With his childlike innocence, high-pitched voice and nonsense catchphrases like “nyuk-nyuknyuk!” and “woob-woob-woob!” Curly Howard became the most popular of the Three Stooges among children — including his own grandson. “Curly was definitely my favorite,” Bradley Server, who was a fan before he knew they were related, tells Closer.

Family always lay at the heart of the Three Stooges comedy act, which began on the vaudeville circuit as Ted Healy and His Stooges, but saw its peak of popularity between 1934 and 1946 when Columbia Pictures released more than 90 short films starring Moe Howard, his brother Curly and Larry Fine.

Curly, born Jerome Horwitz in Brooklyn, had been a high school basketball star, singer and a ballroom dancer before he was called upon to replace his older brother Shemp Howard in the Stooges act in 1932. “He was extremely close to his brothers,” explains Bradley, whose grandmother was Curly’s second wife, Elaine Ackerman.

Blessed with excellent comic timing, Curly often improvised on camera. “It was all about his boyish charm,” says Bradley. “He was just brilliant in his mannerisms. He brought stuff to the table that was beyond what anyone else was doing.”

Curly’s sweetly goofy Stooges persona contradicted his real life as a four-time married ladies’ man. “My grandfather was very outgoing when he was in public,” Bradley says. “He loved to go out and have his drinks and cigars.” There was also a softer side to Curly, who doted on his children and was a great friend to animals. “When he wasn’t on the road performing, he’d be in his backyard with his dogs. He always had dogs,” says Bradley, whose mother, Marilyn Ellman, recalled Curly as kind but busy during his peak Hollywood years. “She remembers getting a lot of presents from him,” says Bradley. “He was very generous and a good dad, but he was on the road so much. They were extremely popular, so she didn’t see him a lot when she was a kid.”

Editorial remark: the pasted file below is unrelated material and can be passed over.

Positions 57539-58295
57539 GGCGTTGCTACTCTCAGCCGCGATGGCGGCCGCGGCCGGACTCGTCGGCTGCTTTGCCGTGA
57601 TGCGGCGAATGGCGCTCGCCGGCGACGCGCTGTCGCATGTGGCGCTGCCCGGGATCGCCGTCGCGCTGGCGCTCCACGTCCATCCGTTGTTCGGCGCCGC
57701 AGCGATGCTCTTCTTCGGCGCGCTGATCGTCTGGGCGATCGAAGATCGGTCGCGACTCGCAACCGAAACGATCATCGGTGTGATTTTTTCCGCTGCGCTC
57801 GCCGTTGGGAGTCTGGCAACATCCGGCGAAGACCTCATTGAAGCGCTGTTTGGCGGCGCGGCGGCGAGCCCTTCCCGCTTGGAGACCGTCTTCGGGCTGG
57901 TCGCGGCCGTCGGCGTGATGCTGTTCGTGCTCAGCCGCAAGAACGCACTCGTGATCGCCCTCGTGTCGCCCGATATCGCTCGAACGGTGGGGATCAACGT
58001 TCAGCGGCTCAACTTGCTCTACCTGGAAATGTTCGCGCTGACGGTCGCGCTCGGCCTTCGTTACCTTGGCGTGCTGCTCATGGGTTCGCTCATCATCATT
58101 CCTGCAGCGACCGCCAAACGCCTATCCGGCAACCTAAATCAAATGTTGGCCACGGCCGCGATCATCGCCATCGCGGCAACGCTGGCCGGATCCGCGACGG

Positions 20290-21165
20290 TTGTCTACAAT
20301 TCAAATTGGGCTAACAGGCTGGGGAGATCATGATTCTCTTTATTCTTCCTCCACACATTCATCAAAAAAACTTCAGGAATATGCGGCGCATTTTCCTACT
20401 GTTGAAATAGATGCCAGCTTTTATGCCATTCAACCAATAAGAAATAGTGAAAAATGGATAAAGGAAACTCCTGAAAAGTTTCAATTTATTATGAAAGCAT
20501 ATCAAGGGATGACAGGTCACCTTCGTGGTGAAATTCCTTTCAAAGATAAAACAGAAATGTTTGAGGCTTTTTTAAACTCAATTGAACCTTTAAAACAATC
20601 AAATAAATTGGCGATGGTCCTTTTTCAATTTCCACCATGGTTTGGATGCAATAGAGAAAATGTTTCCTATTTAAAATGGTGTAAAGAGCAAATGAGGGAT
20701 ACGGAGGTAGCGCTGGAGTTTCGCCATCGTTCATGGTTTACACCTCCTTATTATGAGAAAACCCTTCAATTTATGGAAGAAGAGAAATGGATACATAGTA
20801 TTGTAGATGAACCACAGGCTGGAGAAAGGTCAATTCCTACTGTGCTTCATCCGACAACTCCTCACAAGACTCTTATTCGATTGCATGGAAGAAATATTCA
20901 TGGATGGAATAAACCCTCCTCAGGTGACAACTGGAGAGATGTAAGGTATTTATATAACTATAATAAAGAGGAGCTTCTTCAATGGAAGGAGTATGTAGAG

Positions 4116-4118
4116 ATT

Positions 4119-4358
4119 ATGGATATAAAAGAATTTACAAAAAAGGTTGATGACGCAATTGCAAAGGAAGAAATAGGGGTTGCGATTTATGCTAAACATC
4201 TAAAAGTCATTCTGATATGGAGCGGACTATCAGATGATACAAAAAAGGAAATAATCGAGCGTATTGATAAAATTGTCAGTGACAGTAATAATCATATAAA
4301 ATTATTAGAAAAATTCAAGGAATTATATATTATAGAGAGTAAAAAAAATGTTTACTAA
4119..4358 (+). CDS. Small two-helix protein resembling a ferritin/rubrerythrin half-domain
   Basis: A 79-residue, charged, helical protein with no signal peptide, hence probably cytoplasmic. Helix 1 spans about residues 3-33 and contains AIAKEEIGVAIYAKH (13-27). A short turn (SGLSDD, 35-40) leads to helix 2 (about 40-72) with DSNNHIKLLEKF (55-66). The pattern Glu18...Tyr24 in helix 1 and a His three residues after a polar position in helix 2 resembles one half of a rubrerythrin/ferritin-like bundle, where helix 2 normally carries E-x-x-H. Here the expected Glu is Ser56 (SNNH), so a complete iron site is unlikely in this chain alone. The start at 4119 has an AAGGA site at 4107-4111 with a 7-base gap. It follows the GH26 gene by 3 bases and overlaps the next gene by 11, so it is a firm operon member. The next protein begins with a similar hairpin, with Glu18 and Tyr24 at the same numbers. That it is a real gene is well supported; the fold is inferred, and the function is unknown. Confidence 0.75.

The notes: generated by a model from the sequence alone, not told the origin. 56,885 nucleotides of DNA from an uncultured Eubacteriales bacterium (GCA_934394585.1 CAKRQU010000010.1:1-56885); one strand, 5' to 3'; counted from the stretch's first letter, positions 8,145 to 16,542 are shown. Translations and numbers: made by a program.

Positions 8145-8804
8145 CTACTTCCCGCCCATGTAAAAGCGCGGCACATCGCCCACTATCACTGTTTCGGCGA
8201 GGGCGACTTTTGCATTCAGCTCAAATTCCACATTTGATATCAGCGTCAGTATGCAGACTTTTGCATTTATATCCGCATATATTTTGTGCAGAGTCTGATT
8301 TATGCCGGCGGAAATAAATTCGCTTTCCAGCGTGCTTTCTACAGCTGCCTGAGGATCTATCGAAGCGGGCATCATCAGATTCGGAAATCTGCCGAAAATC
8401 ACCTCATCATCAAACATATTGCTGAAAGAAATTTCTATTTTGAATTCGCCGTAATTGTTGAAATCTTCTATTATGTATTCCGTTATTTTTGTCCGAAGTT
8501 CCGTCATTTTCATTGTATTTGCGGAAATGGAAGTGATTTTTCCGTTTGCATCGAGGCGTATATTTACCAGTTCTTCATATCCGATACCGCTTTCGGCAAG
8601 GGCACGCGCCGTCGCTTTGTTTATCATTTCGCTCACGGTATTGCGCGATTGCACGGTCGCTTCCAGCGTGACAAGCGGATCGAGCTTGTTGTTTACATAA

Three Stooges on set
Hulton Archive/Getty Images

Fans Forever

Bradley’s grandmother told him he was Curly’s descendant when he was 5. “It was a shock,” admits Bradley, who notes that he and his brother inherited some of Curly’s knack for performing. “We were both at the top of our choir. My brother is also an extremely talented self-taught piano player,” he says. “We were born with gifts that come from Curly. There is something very special running through our veins.”

Though Bradley never met his grandfather Curly, who died in 1952 at age 48 after a long convalescence, he’s made an effort to connect with other descendants of the Three Stooges. “When I went to my first Stooges convention, I met my Aunt Joan, who is Moe’s daughter. I call her my aunt, but she is actually a cousin,” says Bradley, who has also become close with relatives of Larry and Shemp. “It all happened organically.”

Today, Bradley carries on his grandfather’s legacy on YouTube, where he hosts Stooge Talk Live on Thursdays. He also participated in The Three Stooges in the Fast Lane, a 2023 show on the YouTube channel The Three Stooges+. “We feel like we’re giving back by promoting slapstick comedy,” Bradley explains. “People absolutely adore what we’re doing.”